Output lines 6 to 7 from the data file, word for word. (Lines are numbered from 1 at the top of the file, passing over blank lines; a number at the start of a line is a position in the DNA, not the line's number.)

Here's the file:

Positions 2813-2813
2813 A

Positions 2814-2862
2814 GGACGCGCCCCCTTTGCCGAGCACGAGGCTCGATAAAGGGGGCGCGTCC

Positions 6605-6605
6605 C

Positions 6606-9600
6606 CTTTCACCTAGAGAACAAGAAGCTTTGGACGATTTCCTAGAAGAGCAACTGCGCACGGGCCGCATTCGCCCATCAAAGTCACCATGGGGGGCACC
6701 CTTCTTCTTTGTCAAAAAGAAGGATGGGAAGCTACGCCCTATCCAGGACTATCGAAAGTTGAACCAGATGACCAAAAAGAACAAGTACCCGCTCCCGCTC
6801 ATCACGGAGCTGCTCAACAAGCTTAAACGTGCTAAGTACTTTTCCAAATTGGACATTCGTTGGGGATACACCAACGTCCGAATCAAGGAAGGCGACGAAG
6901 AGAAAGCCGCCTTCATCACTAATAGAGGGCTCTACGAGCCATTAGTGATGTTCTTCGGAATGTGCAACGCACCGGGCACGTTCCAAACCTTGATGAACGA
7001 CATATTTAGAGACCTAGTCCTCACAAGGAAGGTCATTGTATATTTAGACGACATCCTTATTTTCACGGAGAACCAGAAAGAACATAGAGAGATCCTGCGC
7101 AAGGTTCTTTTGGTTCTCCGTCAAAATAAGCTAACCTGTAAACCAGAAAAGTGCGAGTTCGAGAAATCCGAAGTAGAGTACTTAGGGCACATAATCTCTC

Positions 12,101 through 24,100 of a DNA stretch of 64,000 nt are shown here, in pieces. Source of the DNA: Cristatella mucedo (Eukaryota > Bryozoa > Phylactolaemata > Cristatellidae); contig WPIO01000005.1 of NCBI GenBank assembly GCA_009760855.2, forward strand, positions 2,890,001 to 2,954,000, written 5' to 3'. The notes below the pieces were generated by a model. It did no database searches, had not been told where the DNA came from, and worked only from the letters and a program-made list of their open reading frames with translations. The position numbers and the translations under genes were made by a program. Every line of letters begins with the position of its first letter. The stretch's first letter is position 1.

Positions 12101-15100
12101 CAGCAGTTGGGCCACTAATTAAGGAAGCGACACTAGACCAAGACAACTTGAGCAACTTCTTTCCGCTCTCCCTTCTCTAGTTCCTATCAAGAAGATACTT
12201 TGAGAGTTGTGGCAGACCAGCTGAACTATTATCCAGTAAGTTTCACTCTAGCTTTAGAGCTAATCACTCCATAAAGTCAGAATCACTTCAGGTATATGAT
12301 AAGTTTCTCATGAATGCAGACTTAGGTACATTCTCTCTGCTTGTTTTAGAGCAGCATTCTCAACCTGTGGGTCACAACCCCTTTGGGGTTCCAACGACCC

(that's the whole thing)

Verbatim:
6605 C

Positions 6606-9600